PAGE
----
Interviews with Scientists: Chloe Thomas
Next up in our Interviews with Scientists, meet Chloe Thomas! Chloe is a final year PhD student researching cell death mechanisms in retinal ganglion cells after traumatic eye injury. She is currently based in the Neuroscience and Ophthalmology group at the University of Birmingham in the UK.
We spoke to Chloe about her research, her advice for new PhDs, as well as her recent experience speaking at ARVO 2018 in Hawaii, which was her first time speaking at an international conference.
Hi Chloe! Great to speak to you! Firstly tell us more about your PhD...
At the back of the eye is the retina which contains cells that enable vision. The retina is an extension of the central nervous system (CNS) and contains neurons, including retinal ganglion cells and photoreceptors. These retinal neurons are not replaced if they die from injury or disease. Retinal ganglion cells have their cell bodies in the retina, and their axons project down the optic nerve to the brain. If these cells die then the connection between the eye and the brain is lost and this can lead to irreversible blindness.
My research involves researching why retinal ganglion cells die after traumatic eye injury. Eye injuries can occur due to an explosive blast, and there are different types of injuries depending on the stage of the blast. Primary blast injury occurs due to a wave of overpressure, followed by a blast wind which carries debris (such as rocks and stones) and shrapnel from the explosive device. The primary blast overpressure wave (causing primary blast injury) and debris carried in the blast wind (causing secondary blast injury; blunt ocular trauma) can cause traumatic brain and eye injuries. We investigate the mechanisms of retinal cell death in these injuries using in vivo models and in vitro retinal cultures with the hope to prevent sight loss through therapeutics.
Did you always want to be a scientist when you were younger, and why?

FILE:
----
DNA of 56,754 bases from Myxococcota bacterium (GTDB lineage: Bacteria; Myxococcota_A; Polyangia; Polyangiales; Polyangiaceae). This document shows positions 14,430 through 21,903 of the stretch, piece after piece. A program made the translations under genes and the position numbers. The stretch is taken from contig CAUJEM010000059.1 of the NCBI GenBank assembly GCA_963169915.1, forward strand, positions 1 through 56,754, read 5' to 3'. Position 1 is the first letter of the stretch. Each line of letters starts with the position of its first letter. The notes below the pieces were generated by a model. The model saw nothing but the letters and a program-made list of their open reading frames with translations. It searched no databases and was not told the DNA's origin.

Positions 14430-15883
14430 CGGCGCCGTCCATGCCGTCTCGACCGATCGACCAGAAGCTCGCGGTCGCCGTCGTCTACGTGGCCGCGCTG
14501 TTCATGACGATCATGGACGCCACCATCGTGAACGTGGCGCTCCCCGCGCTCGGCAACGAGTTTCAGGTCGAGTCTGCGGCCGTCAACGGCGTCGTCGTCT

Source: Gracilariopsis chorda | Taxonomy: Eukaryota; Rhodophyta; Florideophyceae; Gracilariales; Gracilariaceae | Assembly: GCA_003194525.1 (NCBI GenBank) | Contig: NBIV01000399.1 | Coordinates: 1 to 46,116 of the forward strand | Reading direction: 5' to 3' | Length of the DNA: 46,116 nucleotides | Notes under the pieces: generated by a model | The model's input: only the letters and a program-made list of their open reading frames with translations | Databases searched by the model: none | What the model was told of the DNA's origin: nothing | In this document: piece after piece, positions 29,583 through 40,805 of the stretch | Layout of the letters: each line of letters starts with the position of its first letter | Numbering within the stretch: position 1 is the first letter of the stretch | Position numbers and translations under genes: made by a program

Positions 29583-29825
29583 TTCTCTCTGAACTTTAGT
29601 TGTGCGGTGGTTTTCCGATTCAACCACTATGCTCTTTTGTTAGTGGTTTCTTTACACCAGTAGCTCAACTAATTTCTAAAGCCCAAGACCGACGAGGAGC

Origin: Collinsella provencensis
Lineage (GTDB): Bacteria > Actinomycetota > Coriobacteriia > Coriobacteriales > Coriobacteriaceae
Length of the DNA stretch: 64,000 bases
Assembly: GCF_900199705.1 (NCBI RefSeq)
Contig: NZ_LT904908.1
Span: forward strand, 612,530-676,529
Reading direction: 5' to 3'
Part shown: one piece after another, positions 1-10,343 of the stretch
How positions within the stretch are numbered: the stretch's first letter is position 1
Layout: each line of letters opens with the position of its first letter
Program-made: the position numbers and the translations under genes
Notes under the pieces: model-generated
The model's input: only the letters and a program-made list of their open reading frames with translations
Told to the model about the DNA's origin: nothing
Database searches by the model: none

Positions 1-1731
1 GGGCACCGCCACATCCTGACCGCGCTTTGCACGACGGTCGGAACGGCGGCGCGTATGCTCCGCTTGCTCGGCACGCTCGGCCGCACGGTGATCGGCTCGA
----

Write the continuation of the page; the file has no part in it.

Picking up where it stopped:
I have always been interested in science and understanding why disease happens and trying to prevent it. I like the idea of constantly learning and challenging yourself, and research fulfils this!
You recently spoke at ARVO 2018, how was that experience?
ARVO 2018 was a fantastic experience, partly because the conference was located in Hawaii, but was also a fantastic opportunity to network. I have previously presented posters and small talks, but this was my first oral presentation at an international conference.
I had an abstract submission and a talk in a special interest group (SIG) on models of ocular trauma. I was really nervous before the presentations, but I reassured myself that I knew about the topic and that it would be a good opportunity to share my research and gain new ideas on my data. The questions and discussion were really useful for new ideas on my data and the SIG was a fantastic opportunity to network.
What are you enjoying most about your PhD?
I’ve enjoyed constantly learning throughout my PhD and having the freedom to build upon my ideas.
What advice would you give to someone just starting their PhD?
Enjoy your research and remain positive. If things are going horrendously badly in the lab remember that it is not the end of the world and negative results are still important.
I had a collaboration as part of the PhD project with a lab at Vanderbilt University in Nashville, where I spent three months doing research in my second year. I learnt new skills to bring back to our lab and have gained fantastic collaborators and friends. If you have the opportunity to apply for funding to travel or visit another lab, take the opportunity.
What does a typical day in the lab look like for you?
It can range from histology to western blotting to sitting at a computer counting degenerating and intact optic nerve axons. At the moment I am finishing a few experiments, writing manuscripts and my thesis.
Outside the lab, what do you enjoy doing?
I enjoy baking, music, and travelling.
If you weren’t a scientist, what do you think you’d be doing?
I’m quite creative and like fashion so I’d probably apply for a designing course.
What is it about your field of research that gets you most excited?
It is exciting being at the forefront of research and adding to knowledge on primary blast ocular trauma. It is nice to contribute to research that could ultimately prevent loss of sight and change lives.
What do you think are the biggest challenges currently facing life scientists and their work?
Competition for grants.
Which scientists working today do you most admire, and why?
Dr Susan Greenfield. When I was in sixth form I read her book The Human Brain: A Guided Tour and thought the brain sounded really cool. I like how she can engage the public with science and the accessibility of her books and public lectures for people with an interest but little knowledge of neuroscience. The late Oliver Sacks’ books are also fantastic.
Thanks so much for speaking to us Chloe! We wish you the best of luck with your thesis and for the future!
Follow Chloe on Twitter: @cnthomas1994
Follow the Neuroscience and Ophthalmology lab at @UoBNeuroOphthal